Comic Reviews: Infinity and Black Science!

Comic Reviews!

imagesInfinity #6 (of 6)

Last week, in my review of Avengers #23, I mentioned my concern with the finale of Infinity not having enough time to properly showcase the battle between the Avengers and Thanos. Thankfully, I was proven wrong. The final issue of Infinity is a break-neck battle for the fate of Earth that surprisingly teases very little things to come in its final pages. Unlike Age of Ultron, which had ads for the follow-up series every few pages, Infinity has a very clear and set ending that gives us a single tease for the upcoming series Inhumanity.

Much like with last week’s issue of Avengers, Writer Jonathan Hickman tones down a lot of his “Hickman-speak” for this finale, and instead focuses entirely on the battle with Thanos and his army in Wakanda. The seemingly separate plot threads between Avengers and New Avengers come together in a great way, and there are a lot of fantastic battles here in this issue. However, it’s Hickman’s great characterization of Thanos that stands out.  His response when the Avengers arrive to help Hulk is awesome, and right on point with how the mad Titan typically responds to Earth’s Mightiest Heroes. Even the use of Thanos’ son Thane is handled well, which is surprising considering how little time he’s in the story.

Jamie Cheung, who last drew the first Infinity issue, returns for the finale, and holy crap, his art definitely makes the delay of this final issue worth the wait. Characters feel as if they are literally flying off the page, and there’s a great sense of movement and weight to his pencils.  You think you’ve seen Thor or Hulk face off with Thanos before? Just wait until you see Cheung’s depiction of it.

Infinity as a whole was pretty sprawling, and while it did go a little off the rails in the middle, I’m beyond pleased to see that Hickman and Cheung were able to stick the landing.  Infinity proved to be one of the stronger Marvel events of the past few years, even if it wasn’t very new-reader friendly.  Unlike many modern Marvel events, it was refreshing to see Infinity play out the way the creators intended, and I especially enjoyed not reading glorified ads for four spinoff series at the end of the issue. Infinity may have not been for everybody, but at least it had a satisfying ending.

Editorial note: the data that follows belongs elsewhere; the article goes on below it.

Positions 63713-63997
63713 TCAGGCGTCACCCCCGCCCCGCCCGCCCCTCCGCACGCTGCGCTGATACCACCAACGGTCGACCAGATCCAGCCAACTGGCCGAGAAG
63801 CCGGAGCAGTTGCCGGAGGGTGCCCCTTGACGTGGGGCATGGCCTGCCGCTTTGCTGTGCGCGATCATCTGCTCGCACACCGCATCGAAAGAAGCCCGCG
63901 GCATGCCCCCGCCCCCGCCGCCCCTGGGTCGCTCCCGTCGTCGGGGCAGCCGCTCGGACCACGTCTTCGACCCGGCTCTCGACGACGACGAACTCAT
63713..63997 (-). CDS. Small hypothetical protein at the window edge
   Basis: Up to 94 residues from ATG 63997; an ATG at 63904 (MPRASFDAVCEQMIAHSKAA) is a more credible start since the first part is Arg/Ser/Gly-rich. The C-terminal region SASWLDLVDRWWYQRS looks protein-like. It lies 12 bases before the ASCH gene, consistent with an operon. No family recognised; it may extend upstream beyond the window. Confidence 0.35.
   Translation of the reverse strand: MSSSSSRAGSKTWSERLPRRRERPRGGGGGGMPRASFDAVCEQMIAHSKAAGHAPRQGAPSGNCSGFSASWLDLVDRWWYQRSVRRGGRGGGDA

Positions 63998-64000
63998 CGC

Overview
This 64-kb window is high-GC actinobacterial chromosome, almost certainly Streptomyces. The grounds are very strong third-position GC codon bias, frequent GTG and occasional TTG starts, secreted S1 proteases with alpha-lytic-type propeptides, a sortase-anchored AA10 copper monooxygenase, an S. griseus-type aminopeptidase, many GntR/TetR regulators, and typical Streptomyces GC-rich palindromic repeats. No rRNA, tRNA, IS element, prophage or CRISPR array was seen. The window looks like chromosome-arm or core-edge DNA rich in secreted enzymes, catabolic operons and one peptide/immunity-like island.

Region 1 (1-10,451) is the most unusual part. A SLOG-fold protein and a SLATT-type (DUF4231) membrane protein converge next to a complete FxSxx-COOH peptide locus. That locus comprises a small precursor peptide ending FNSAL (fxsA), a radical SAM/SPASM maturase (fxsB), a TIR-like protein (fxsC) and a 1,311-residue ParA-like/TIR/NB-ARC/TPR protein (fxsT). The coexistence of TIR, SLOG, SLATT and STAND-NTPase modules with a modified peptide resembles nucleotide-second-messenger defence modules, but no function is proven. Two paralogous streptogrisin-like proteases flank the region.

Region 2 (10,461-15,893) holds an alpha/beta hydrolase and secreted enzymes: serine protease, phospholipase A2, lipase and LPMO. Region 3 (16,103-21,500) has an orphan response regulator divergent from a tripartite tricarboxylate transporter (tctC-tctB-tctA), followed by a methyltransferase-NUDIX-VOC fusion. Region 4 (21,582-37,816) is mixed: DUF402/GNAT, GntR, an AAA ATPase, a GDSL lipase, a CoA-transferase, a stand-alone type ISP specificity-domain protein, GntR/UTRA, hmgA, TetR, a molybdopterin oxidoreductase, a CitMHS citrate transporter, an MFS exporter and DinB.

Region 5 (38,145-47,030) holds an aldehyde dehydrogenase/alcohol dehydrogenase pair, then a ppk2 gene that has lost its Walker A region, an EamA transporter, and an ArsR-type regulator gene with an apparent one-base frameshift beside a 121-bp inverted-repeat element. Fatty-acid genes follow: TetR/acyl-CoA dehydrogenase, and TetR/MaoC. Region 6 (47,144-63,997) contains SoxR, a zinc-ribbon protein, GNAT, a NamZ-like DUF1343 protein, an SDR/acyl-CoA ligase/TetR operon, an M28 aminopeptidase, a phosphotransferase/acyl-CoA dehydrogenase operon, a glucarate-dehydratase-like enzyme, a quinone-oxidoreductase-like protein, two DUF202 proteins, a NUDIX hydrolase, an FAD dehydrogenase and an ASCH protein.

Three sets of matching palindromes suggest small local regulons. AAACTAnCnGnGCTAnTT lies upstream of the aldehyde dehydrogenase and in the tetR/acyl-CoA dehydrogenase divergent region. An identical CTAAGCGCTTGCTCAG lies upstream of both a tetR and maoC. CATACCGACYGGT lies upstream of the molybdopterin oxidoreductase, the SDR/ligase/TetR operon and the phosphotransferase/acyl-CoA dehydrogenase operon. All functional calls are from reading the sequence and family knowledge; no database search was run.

Black Science #1download

The latest Image title from writer Rick Remender and artist Matteo Scarlera, Black Science follows scientist Grant McKay as he delves into, well, “Black Science”.  Trapped in a horrifying dimension filled with freaky frog and fish humanoids, we follow McKay as he attempts to locate fresh water to help power the device he needs to get his team back home.  Of course, that doesn’t go as planned, and while it makes a tense situation for McKay, it creates a spectacular comic for us.

Writer Rick Remender has one hell of a comic here. By dropping us into McKay’s predicament with no background info, we become just as confused as he is with the world around him. Every corner he takes leads to some new messed up thing, and you never know what you’ll see when you turn the page. McKay’s inner monologue has us rooting for him to get what he needs, and also makes us feel sympathetic towards him. He’s responsible for his people being in this situation, and we desperately want him to get them out of it.

The art by Matteo Scarlera is absolutely stunning. The alien creatures are both disturbing and enchanting, and I could easily see myself staring at these pages for hours on end. Credit goes to Dean White for supplying the painted colors of the issue as well. Without him, the art wouldn’t be half as effective as it is.

Image has been churning out new series every week, so it’s easy to dismiss a lot of them. However, Black Science is a book that should NOT be missed. The cliffhanger at the end will have you begging for issue two. Mark my words; Black Science is going to be the next big thing in comics very soon. Get on board now so you can tell everyone you read it “before it was cool”.

Posted on November 27, 2013, in Comic book reviews and tagged , , , , , , . Bookmark the permalink. Leave a comment.

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